Create a Summary Table in Power Query

How to create a Summary Table in Power Query with aggregated values of the original data source without importing the entire data into Excel

A frequent use case of Power Query (aka Get and Transform) is to connect to an external, big data source, filter and remove data in a query and load only a fraction of all rows into the Excel workbook.

This will ensure you only carry along the parts of the data in your workbook you really need and will thereby keep the size lean and the performance fast.

Power Query Summary Table Intro

Although you do not need the original data on row level in your workbook, you might be interested in a couple of aggregated measures of the original data table, e.g. the total sum of a column, the count of rows, the distinct count of entries (unique values) in a column, etc.

Today’s post explains how to create a Summary Table with defined aggregations on the original data without loading the entire source. The key of the solution is the M-function #table.

As always, the post comes with an example workbook for free download.

What for?

Why would you need a summary table in the first place? Well, according to my experiences, there are 2 main use cases for this:

  • You need the aggregated values from the original table for putting your data into context by calculating measures relative to the unfiltered data, e.g. the percentage of total sales or the count of filtered orders compared to the total count of orders
  • If your workbook will undergo a review by internal or public auditors, you may have to provide defined measures of the original data in order to allow checks if the correct and entire source data has been used

There are certainly many more uses cases, but these two are the ones I am facing in almost all of my projects.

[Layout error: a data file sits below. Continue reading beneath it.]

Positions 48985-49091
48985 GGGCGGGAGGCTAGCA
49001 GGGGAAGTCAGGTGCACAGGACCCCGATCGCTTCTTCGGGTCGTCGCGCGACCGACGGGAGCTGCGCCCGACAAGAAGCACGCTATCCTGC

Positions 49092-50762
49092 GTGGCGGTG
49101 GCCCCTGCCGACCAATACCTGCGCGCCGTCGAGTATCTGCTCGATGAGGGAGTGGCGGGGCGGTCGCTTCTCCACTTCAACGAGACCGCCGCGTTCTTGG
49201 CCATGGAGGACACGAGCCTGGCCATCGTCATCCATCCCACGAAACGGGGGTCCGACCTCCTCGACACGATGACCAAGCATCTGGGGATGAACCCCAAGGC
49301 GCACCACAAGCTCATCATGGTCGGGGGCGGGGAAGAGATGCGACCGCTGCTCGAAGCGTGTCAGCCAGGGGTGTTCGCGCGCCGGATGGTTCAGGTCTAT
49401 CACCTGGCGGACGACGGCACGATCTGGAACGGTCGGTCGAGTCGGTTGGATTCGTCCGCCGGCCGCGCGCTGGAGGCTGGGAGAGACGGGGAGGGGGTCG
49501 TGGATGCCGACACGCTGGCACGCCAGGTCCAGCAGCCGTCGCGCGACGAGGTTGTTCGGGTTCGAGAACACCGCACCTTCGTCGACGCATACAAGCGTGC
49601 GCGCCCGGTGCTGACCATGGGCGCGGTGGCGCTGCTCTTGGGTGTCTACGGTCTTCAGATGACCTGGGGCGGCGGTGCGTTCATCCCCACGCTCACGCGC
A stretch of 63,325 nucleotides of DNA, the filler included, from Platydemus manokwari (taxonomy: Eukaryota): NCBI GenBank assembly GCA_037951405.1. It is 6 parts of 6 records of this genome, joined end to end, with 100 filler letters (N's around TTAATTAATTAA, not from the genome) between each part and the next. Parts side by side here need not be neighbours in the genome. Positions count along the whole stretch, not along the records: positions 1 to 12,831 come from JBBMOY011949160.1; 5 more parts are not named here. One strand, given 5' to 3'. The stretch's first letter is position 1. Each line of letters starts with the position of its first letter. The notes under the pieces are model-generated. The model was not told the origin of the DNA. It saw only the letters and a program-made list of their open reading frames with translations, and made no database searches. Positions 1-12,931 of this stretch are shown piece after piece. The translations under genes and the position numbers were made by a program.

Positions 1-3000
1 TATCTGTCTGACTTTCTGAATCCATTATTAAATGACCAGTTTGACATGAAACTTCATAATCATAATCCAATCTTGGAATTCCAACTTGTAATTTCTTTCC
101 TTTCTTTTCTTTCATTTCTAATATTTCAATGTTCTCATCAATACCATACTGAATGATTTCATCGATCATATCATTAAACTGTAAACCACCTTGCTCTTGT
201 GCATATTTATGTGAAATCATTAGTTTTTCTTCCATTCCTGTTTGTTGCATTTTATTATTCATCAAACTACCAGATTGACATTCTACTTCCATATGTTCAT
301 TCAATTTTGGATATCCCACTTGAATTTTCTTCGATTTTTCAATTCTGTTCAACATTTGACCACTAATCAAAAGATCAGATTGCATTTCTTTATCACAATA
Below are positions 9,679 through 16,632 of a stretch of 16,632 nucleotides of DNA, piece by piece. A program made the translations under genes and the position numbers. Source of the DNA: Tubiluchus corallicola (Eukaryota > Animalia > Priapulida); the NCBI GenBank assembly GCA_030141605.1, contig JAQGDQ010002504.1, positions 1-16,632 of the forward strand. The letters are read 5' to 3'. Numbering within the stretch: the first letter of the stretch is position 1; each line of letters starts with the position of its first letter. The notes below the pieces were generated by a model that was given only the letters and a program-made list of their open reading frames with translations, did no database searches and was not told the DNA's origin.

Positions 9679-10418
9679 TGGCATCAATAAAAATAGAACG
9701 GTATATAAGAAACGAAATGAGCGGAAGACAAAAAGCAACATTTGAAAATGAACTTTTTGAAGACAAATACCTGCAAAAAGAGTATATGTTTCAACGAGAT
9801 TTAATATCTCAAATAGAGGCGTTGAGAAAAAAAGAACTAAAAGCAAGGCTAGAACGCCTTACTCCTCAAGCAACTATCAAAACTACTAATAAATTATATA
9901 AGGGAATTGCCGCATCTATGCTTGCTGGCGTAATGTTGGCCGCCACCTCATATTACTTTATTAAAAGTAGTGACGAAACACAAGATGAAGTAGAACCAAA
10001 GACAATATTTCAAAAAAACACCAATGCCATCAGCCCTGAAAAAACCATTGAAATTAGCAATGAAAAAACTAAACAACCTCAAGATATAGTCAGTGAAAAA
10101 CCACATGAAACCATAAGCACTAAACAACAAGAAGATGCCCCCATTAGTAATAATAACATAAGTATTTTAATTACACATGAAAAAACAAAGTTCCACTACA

The Example

For explaining the technique I will use a very simple data set. The original data is a table of orders taken from Tableau’s Sample Superstore. A query imports the data and filters it by [City] = “Los Angeles”. This reduces the count of rows from 9,994 to 747.

The request is now to also have the following measures of the source data available in the Excel workbook:

  • The total sum of [Sales]
  • The count of [Row ID]
  • The distinct count of [Customer ID], i.e. the count of unique customers

How to create a Summary Table with Power Query: a step-by-step tutorial

Step 1: Connect to the Original Data

First, you create a new query and connect to the external source data. You know how to do that, don’t you?

In most cases, Power Query automatically promotes the headers and changes the types. You get to something like this:

Table Original DataIf this is not the case for your data, promoting headers and changing data types in Power Query are standard features available on the Transform tab and should be a walk in the park.

Step 2: Create the first aggregation – Sum of [Sales]

Select the column [Sales], go to the Transform tab of the ribbon, click on Statistics and Sum:

Transform Statistics Sum of SalesAs a result the table is gone and only the total sum of [Sales] is displayed:

Sum of Sales ResultStep 3: Create another aggregation

We have the sum of [Sales] now, but we also want the count of [Row ID] and the distinct count of [Customer ID].

Directly after the step of calculating the sum of [Sales], the Statistics command is not available anymore. This is reasonable, because aggregations like sum or average do not make sense for a single number.

So, how do we get around that? Well, as always, there is more than one way to skin the cat. Here are three possible options:

Option 3a: Link back to the last step which resulted in a table

In the Applied Steps pane, right click on the last step (Calculated Sum) and select Insert Step After:

Insert Step AfterPower Query inserts a new step, calls it Custom1 and automatically sets it as a reference to the previous step Calculated Sum:

Custom Column Inserted Step AfterNow, go to the formula bar of the Power Query Editor and replace “Calculated Sum” by “Changed Type”. Thereby the new step refers to the step “Changed Type” and produces the same result, i.e. the table shown in step 2.

Next, select the column [Row ID], go to the Transform tab, click on Statistics and Count, just like we did for the sum in step 2.